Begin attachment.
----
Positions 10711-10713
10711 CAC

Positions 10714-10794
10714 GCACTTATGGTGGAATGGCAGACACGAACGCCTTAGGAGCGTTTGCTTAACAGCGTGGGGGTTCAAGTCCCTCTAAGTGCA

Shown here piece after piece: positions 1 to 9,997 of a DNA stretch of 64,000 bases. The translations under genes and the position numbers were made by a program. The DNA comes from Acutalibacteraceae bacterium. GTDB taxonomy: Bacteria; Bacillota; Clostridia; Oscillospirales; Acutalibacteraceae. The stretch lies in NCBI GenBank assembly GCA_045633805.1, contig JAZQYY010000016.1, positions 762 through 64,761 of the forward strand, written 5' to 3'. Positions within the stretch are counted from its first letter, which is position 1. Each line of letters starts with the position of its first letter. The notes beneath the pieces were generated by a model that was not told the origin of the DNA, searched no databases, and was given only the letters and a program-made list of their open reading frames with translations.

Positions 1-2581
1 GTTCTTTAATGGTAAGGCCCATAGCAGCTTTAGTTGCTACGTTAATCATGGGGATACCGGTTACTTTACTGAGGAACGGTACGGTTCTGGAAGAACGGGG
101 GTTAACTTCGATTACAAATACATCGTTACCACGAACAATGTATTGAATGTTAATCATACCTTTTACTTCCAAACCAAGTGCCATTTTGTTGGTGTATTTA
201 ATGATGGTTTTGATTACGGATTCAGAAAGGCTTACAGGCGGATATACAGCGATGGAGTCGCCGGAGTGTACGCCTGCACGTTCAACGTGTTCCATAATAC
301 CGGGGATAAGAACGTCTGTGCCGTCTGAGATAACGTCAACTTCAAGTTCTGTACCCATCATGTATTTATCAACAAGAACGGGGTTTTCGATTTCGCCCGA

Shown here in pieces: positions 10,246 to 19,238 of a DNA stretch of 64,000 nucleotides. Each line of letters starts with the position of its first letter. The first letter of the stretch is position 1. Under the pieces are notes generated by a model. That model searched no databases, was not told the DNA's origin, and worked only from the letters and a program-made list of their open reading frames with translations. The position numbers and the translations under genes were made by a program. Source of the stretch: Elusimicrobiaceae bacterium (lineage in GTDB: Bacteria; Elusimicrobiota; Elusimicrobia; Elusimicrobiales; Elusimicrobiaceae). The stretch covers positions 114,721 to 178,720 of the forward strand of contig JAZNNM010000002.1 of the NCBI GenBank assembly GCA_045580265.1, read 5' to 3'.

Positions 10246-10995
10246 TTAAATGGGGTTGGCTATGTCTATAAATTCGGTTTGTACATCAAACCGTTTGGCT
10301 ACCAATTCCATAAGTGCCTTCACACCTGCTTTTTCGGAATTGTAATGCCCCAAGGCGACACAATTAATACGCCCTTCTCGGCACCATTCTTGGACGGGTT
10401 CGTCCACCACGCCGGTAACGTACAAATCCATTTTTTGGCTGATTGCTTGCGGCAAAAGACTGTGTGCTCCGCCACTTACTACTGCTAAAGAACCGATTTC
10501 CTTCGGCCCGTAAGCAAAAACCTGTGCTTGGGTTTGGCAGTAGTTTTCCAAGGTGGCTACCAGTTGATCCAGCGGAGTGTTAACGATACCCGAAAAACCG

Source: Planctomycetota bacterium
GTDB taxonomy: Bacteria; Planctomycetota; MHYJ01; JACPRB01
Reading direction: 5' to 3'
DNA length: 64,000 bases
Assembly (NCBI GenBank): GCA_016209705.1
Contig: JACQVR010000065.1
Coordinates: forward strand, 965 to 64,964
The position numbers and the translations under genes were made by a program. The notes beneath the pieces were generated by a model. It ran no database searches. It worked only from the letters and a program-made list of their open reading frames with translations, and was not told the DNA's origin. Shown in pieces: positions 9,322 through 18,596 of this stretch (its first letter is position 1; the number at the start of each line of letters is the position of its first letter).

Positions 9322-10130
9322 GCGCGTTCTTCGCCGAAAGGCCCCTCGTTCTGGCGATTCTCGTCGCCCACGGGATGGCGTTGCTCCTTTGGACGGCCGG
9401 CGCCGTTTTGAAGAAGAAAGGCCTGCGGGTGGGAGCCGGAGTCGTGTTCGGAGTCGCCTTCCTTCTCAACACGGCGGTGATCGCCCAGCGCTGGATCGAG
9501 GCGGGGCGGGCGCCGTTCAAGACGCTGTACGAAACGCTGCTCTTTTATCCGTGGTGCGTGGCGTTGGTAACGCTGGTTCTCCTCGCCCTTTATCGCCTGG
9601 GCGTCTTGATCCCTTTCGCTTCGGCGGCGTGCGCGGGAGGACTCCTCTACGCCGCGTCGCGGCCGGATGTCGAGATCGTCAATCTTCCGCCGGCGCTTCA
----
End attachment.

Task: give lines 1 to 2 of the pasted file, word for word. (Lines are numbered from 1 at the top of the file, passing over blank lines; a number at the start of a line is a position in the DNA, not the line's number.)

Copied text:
Positions 10711-10713
10711 CAC